It’s not easy being certified organic for the tea estates or the blender. Our facility is inspected routinely by two agencies. We have to keep a detailed log of everything. It would be easier to just say our teas are really great and probably don’t have synthetic fertilizers and pesticides, but the problem is you just don’t know when it’s not certified.

We feel it’s not worth the long term health risks going with anything other than certified organic. We also feel it’s a long term good thing for tea farmers and the ecosystem. Especially because you really have to take care of a good growing region, because you can’t just move somewhere else. To elaborate more, we wrote this article on the topic: http://www.divinitea.com/why-organic-tea

Thank you for taking the time to reply and I will read that article. Thank you again for your input very helpful.

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looseTman said

Thanks for the links will read them. Have a wonderful weekend.

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mugger said

A quick reiteration of what has been said before, my understanding of the importance of growing organic tea is that given how the tea market works, it’s really in the interest of each farmer to produce the best tasting tea that they can, more so than producing the highest quantity. I don’t know anything about pesticides, but I have read a bit about how tea farmers feel about using fertilizers that artificially expedite the growth of the tea plants. The general consensus seems to be that letting the plants grow naturally, slowly, they way nature intended, creates a much more flavorful tea that absorbs the natural nutrients and minerals of the region (which, as mentioned in the early days of this thread, can be as specific as a single elevation of a single side of a single mountain). The impression I get is that tea plants are very sensitive to their growing medium and conditions, and the reason there are so many different teas to try is not due just to the differences in processing methods, but also to the nuances in the tea leaves themselves. Tea can be likened to wine. It’s in the interest of a quality vineyard to produce /better/ grapes, not just /more/ grapes, and the soil and land and natural environment that the plants grown in play a huge part in developing that flavor.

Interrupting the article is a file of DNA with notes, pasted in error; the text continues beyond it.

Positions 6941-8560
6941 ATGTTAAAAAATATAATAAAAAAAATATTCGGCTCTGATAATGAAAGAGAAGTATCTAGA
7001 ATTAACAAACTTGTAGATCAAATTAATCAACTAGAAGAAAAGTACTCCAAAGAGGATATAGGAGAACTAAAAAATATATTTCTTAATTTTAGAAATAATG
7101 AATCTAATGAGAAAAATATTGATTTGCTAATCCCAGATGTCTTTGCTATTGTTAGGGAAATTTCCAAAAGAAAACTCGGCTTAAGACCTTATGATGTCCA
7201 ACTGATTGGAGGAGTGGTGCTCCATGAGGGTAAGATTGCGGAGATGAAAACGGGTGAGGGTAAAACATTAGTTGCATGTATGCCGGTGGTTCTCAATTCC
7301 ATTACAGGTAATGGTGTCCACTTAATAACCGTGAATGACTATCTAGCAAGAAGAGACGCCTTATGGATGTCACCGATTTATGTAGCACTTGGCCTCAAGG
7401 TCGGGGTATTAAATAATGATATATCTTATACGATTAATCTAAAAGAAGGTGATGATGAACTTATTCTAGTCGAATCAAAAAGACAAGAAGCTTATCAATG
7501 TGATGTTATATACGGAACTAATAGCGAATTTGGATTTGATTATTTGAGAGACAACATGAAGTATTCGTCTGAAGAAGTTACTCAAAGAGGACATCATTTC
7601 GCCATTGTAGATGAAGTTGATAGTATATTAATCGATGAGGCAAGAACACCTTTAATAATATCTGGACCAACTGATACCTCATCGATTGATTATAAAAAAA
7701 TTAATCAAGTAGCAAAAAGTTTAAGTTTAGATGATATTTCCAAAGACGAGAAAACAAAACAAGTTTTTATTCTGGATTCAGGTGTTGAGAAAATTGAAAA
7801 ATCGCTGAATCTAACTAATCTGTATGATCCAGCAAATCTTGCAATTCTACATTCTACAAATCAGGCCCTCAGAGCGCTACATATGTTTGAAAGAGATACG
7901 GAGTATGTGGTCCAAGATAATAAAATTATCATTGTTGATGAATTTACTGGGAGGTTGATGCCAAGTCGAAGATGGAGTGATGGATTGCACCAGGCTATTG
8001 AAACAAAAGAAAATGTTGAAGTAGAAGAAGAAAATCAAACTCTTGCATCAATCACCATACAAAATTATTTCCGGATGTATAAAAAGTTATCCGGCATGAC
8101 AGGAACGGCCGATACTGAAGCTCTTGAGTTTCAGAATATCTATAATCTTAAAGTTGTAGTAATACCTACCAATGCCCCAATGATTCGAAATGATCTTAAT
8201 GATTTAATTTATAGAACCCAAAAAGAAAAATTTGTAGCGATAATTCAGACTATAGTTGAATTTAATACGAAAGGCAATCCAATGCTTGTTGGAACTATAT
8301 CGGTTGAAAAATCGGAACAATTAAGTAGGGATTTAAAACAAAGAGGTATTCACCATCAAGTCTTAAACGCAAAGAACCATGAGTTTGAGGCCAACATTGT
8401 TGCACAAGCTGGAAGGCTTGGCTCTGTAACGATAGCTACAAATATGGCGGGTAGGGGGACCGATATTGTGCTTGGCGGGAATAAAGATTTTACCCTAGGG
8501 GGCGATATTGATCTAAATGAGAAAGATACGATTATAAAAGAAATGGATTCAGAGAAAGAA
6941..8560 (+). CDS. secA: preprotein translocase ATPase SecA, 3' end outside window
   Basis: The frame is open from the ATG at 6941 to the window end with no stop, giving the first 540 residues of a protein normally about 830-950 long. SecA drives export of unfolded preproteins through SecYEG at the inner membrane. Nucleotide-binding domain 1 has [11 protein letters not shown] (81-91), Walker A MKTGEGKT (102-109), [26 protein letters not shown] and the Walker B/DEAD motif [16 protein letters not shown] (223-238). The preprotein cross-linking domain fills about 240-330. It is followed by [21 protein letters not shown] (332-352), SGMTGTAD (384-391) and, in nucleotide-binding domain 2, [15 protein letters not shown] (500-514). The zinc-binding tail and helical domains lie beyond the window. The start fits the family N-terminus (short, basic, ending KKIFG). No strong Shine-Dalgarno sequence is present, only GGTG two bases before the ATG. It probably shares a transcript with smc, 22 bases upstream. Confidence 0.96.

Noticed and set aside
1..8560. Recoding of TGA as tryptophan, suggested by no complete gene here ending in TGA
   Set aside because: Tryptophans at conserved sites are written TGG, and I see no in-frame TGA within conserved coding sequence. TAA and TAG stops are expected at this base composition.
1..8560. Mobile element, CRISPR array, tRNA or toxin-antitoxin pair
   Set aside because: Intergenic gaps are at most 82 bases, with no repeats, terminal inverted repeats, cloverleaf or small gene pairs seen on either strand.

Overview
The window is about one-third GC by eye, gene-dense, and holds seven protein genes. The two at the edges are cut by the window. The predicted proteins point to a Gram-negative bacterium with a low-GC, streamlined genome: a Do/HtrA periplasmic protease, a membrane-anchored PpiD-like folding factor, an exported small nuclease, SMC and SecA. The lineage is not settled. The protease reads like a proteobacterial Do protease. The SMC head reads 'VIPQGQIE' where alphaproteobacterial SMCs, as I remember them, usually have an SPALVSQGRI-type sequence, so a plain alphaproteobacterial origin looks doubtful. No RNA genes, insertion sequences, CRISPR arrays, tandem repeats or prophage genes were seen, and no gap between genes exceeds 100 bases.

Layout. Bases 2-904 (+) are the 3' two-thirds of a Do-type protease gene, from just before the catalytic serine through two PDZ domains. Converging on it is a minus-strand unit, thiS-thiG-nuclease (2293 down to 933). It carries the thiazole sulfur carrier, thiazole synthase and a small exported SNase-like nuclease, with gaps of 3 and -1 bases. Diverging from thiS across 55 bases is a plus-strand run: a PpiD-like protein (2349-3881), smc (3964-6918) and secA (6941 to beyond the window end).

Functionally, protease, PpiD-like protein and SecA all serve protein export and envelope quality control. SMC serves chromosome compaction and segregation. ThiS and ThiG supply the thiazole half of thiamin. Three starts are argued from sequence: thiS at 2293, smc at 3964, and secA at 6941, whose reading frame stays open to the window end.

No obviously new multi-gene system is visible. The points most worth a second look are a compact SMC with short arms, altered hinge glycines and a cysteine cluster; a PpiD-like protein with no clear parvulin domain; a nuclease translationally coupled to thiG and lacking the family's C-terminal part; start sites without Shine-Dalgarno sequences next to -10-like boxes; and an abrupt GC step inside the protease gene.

Edit: To clarify, most good tea is probably grown pretty “organically,” since that’s simply how you make good tea. Whether or not a tea is “certified organic” seems pretty arbitrary. Just buy good tea, and don’t get caught up with labeling.

Thank you again for your reply. I agree with you about not getting caught up with labeling. I am sure there are plenty of tea farmers that grow organically. They just can’t afford to pay large amount of money for the organic certification stamp. I think if your buying from a reliable source you really should be okay. I was more curious on this subject a while back when I wrote it. Have a tea-rrific day! Ha!